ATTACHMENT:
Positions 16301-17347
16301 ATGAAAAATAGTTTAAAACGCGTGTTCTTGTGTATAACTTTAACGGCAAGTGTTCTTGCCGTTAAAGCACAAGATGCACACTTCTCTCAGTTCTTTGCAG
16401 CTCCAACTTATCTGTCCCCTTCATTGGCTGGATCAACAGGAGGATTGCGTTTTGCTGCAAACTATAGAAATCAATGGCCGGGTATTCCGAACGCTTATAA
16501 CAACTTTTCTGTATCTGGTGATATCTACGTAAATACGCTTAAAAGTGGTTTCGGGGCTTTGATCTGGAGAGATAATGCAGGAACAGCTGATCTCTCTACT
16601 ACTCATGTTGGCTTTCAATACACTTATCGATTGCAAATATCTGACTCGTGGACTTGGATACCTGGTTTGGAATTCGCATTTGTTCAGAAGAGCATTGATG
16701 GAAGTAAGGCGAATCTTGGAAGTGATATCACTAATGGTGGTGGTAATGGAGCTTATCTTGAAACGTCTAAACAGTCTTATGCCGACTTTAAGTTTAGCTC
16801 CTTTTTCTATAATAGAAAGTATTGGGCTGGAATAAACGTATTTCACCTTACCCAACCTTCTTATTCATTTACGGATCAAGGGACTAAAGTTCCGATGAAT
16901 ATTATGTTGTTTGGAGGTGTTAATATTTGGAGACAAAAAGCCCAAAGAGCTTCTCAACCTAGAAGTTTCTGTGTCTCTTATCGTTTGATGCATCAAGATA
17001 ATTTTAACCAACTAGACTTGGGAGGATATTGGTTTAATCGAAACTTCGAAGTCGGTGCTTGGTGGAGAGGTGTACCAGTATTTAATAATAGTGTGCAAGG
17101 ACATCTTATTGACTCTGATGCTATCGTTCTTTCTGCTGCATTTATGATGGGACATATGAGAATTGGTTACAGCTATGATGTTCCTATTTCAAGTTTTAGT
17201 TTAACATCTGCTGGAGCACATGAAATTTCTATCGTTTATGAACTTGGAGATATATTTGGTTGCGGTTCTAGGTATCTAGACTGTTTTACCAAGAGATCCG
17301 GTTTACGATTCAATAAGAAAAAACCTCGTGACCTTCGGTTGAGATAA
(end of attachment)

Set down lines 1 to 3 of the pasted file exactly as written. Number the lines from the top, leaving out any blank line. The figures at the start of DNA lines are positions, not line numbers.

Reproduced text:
Positions 16301-17347
16301 ATGAAAAATAGTTTAAAACGCGTGTTCTTGTGTATAACTTTAACGGCAAGTGTTCTTGCCGTTAAAGCACAAGATGCACACTTCTCTCAGTTCTTTGCAG
16401 CTCCAACTTATCTGTCCCCTTCATTGGCTGGATCAACAGGAGGATTGCGTTTTGCTGCAAACTATAGAAATCAATGGCCGGGTATTCCGAACGCTTATAA